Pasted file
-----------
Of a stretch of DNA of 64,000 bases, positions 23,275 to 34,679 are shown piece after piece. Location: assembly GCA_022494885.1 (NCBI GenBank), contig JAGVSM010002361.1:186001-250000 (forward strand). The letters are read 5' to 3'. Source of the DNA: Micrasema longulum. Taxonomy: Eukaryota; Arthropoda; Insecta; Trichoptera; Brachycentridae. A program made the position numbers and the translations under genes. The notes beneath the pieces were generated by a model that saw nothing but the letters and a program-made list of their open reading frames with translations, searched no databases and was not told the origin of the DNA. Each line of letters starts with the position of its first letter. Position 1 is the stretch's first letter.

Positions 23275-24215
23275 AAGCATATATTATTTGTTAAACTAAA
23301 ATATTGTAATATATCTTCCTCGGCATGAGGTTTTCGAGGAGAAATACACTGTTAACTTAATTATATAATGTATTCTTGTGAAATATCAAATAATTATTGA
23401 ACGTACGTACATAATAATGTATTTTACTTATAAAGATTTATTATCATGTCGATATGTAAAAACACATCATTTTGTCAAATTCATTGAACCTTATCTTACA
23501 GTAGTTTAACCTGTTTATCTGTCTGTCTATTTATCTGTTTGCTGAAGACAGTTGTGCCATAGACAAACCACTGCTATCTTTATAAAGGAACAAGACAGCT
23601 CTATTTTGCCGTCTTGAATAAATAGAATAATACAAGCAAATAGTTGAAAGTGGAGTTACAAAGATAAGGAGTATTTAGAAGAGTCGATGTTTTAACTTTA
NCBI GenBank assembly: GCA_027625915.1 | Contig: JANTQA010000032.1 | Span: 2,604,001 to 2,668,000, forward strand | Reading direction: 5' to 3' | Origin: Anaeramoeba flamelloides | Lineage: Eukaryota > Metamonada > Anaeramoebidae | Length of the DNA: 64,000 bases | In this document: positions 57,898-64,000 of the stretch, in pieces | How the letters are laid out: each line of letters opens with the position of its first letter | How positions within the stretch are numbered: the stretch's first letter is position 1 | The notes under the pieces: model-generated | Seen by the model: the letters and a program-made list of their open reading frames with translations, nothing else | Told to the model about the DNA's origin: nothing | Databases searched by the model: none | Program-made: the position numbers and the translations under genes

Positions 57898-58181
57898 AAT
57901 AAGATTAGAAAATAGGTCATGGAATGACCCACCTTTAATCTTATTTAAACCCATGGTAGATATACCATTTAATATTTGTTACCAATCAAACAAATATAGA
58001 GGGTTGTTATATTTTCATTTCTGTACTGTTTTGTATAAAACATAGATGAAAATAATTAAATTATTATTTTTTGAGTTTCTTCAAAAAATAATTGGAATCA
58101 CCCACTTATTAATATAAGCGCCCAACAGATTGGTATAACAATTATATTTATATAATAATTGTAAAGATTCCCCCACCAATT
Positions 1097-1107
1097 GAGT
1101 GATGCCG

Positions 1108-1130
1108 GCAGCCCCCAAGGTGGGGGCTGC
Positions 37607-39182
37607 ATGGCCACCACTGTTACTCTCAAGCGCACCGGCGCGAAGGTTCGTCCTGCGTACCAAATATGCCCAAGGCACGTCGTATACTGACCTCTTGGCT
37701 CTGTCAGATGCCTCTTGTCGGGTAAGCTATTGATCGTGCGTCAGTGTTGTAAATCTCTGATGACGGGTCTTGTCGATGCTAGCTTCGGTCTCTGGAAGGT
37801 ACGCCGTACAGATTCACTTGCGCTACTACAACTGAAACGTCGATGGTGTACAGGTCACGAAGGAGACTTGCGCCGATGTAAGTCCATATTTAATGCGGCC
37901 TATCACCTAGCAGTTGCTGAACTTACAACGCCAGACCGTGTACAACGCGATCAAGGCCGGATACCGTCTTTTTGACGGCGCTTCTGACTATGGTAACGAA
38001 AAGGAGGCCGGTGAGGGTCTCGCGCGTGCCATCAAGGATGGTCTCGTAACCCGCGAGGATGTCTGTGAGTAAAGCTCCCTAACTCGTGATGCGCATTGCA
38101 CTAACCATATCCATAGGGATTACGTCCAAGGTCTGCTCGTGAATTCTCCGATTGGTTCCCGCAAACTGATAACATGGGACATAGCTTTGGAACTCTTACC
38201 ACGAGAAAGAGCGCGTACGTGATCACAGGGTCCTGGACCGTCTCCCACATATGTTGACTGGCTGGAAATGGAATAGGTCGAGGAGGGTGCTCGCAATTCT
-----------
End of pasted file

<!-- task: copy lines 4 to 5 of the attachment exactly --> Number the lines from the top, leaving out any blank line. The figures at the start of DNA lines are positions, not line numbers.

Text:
23301 ATATTGTAATATATCTTCCTCGGCATGAGGTTTTCGAGGAGAAATACACTGTTAACTTAATTATATAATGTATTCTTGTGAAATATCAAATAATTATTGA
23401 ACGTACGTACATAATAATGTATTTTACTTATAAAGATTTATTATCATGTCGATATGTAAAAACACATCATTTTGTCAAATTCATTGAACCTTATCTTACA